About 220 women, men and children – and about a dozen dogs – showed up at Ketchikan’s downtown dock on a cold, bright morning Saturday to demonstrate for women’s rights. It was part of a worldwide demonstration in response to the inauguration Friday of President Donald Trump.
Ketchikan’s Women’s March started with a group rendition of The Star Spangled Banner, led by Shauna Lee.
Following that inspirational opening, various speakers at the event urged those in the crowd to work for equal rights for everyone.
Evelyn Erbele, minister at First United Methodist Church, said she’s not an optimist – they believe everything will turn out fine. She’s not a pessimist, either – she believes things can get better.
Erbele said, she has faith and hope.
“Let me quote scripture. I’m a clergyperson, we’re supposed to do that,” she said. “So, in Mica Chapter 6, Verse 8, when the people are saying, ‘What are we supposed to do and how are we supposed to behave,’ God said to the people: ‘Do justice, act with mercy and love kindness.’”
Cameo McRoberts belted out a few verses of Neil Young’s “Rockin’ in the Free World,” and then encouraged everyone to get involved, starting on the local level.
“We live in a community where you can be on city council, you can be on the school board, you can be the leader of an organization, you can sit on the board of an organization, you can own a business you can raise your children to be whatever they want to be,” she said. “There are so many things you can do on this little island with 32 miles of road that affect the rest of the world, so please do them.”
Lisa Lang traveled from Hydaburg on Prince of Wales Island to join Ketchikan’s march. She gave a shoutout to all the other marchers around the world who gathered that day to demonstrate for women’s rights.
Lang’s message was the power of the collective.
“We need to unite, collectively,” she said. “Because the people who have been hurt recently, we are women. Women of color, women of different religions, disabled women, veteran women, everybody needs to come together because collectively your voice will mean something. I come from a village of 400. They say, ‘Oh, your voice doesn’t count.’ Make it count.”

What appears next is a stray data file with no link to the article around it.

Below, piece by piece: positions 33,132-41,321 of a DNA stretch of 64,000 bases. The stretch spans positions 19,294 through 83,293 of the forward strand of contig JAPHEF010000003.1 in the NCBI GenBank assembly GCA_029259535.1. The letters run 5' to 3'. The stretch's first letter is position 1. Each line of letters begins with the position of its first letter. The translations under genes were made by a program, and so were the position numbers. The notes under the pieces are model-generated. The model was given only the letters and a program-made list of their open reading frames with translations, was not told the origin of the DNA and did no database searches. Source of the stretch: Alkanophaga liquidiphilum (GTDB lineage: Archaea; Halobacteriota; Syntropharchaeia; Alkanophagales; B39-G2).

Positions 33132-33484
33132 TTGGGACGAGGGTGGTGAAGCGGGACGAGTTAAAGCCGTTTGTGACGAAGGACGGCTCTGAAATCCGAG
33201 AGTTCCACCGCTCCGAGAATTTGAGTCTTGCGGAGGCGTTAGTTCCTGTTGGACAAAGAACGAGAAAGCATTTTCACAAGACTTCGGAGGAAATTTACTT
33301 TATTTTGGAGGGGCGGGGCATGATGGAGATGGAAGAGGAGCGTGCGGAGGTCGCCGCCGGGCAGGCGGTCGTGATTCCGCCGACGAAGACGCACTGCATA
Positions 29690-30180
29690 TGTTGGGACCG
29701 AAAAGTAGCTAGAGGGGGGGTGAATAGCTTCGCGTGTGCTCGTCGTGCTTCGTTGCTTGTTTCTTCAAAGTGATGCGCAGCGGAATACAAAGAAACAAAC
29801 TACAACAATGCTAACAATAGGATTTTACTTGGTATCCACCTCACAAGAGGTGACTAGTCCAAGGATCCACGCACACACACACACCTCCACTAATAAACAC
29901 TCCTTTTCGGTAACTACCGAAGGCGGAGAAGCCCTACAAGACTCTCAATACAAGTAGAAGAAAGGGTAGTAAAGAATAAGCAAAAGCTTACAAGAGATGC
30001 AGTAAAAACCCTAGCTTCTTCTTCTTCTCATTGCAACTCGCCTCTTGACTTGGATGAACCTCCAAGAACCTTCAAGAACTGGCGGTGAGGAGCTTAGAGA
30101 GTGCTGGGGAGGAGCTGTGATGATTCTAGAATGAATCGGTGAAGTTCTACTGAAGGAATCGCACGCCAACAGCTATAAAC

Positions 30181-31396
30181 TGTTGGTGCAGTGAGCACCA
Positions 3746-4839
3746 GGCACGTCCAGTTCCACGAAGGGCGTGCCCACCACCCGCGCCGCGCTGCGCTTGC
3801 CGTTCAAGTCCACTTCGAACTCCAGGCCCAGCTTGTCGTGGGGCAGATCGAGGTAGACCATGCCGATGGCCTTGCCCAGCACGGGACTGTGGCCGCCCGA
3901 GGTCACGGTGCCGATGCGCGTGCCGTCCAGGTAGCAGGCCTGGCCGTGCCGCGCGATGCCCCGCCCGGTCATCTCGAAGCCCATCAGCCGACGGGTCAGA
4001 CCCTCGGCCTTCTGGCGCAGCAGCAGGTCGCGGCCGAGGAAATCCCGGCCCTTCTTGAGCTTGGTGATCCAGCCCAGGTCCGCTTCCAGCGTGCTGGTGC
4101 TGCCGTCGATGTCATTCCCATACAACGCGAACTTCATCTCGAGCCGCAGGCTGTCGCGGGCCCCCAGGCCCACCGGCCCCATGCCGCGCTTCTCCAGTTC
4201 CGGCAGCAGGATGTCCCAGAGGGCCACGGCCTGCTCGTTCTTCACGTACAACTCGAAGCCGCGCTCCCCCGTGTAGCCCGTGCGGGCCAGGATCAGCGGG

Lang urged those at the event to contact their congressional representatives and give their opinions to those lawmakers.
Valerie Brooks carried a sign that said, simply, “resist.”
“We stand to resist their agenda, we stand for ending violence against women – all women: Black women, Native women, immigrants, minorities, poor women, disabled and differently abled women,” she said. “We stand for reproductive rights and we resist attacks on them.”
Brooks said she also stands for gay rights, human rights, equal pay, living wages and non-discrimination.
After about an hour of speakers, the march began. It was a fairly short stroll along Ketchikan’s cruise dock, lasting a total of about 20 minutes.
Some passing vehicles honked in support, and as the group marched by the Arctic Bar, business owner Paula Weisel showed up on the deck with her sound-effects megaphone, blasting a siren and yelling, “Go women!”
Among the marchers was Marcy Ugstad. She said she knows many people who marched all over the United States, and she was happy to learn that Ketchikan would have its own demonstration.
Ugstad said there are many ways for concerned citizens to do more than just march.
“Help out where you can, volunteer where you can. Even if you only have an hour a week or two hours a week, there are so many local programs that need assistance like WISH (Women in Safe Homes) and some of the suicide hotlines, things like that,” she said. “Be a part, be engaged, be an American.”
That was the takeaway message of the march in Ketchikan: Get involved. Stay involved.